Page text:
Provides access to the release version s DataAdapter objects.

SP-1 s DataAdapters collection replaces and makes obsolete the DataObjects collection.


Contains members for DataAdapter objects, which represent main and secondary data source instances that you create with the Data Connection Wizard. Chapter 17 provides customizing data connection examples.


Contains SignedDataBlock objects for each data block that has a digital signature. This object has a Signatures collection of Signature objects, which contain information about an individual signer of the data block, and a Certificate object that provides details about the signer s certificate. The OnSigned event returns a SignEvent object, which represents a new SignedDataBlock object.


Provides Math and Date child objects and a Match method to test field values against a regular expression. Chapter 17 provides examples of complex regular expressions in schemas and for data validation.


Provides access to the aggregate functions of the Insert Formula dialog box ” Avg , Min , Max , and Eval ” which take an IXMLNodeList object as their argument. Eval lets you evaluate an expression, as in Util.Math.Avg(Util.MathEval(IXMLNodeList, UnitPrice * Quantity *

(1 - Discount) ) , to sum OrderDetails items. Util.Math also provides an Nz (null-to-zero) function to convert nodes without content to 0 for calculations.

Util. Date*

Provides Today and Now functions to return the system date and date/time values as ISO 8610 “formatted strings.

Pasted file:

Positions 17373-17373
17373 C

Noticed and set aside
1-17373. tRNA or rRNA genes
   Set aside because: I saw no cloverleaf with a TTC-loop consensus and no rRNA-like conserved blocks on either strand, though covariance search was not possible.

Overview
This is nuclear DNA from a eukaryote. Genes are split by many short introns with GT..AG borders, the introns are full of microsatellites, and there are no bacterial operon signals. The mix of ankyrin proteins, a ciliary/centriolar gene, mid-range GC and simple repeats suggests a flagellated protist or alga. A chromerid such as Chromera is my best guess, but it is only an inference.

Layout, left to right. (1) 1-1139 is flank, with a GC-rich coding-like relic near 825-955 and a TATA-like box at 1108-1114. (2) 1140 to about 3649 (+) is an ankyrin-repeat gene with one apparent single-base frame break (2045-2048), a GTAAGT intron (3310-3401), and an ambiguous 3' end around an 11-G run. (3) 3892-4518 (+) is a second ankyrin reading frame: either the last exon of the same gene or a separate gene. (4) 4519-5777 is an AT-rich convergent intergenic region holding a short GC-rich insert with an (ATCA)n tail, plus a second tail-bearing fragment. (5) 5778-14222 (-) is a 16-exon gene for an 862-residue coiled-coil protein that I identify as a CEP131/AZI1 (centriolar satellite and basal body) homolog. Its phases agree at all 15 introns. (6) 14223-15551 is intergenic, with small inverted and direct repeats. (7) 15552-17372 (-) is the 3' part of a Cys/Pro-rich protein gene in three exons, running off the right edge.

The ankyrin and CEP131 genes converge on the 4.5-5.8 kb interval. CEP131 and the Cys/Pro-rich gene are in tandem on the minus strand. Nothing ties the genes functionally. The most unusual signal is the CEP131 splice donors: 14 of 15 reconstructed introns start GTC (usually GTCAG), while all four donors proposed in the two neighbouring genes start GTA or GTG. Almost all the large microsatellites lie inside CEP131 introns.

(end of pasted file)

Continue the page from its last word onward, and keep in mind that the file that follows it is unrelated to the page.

Provides access to the Alert and Confirm message boxes you programmed in Chapter 15 and ShowModalDialog and ShowSignatureDialog methods to display custom and Digital Signatures dialog boxes. The new SetSaveAsDialogLocation and SetSaveAsDialogFileName methods let you specify the default path and file name for the Save As dialog box.


Represents the active form s current view. The View.Window property returns a Window object for the current view, which has the same collection and object members as Figure 16-2 s Application.Windows.Window object. The most commonly used members of the View object are its SwitchViews method and its View.Window.TaskPanes(0). HTMLDocument for changing the HTML content of a custom task pane.


Contains a ViewInfo object for each view of the current form, which provides IsDefault and Name property values.

Tables to fully describe all objects, methods, and properties of the XDocument object would require a book of their own. Instead, the procedures in this chapter s remaining sections and Chapter 17 s more advanced procedures show you how to program the most commonly used XDocument elements.

Working with View Objects and Events

You can make changing views easier for users by adding buttons to execute the SwitchView(ViewName) method. The Rss2Events sample form has an All Sections button in the ItemsOnly view and an Items Only button in the AllSections view. If you have several views, its a good practice to inform users which view is active. Text in a layout table cell can accomplish this objective, but adding the view name to the form windows title bar shows you how to take advantage of the OnSwitchView event and the Caption property.

To program the two view buttons and the two view windows Caption properties, follow these steps.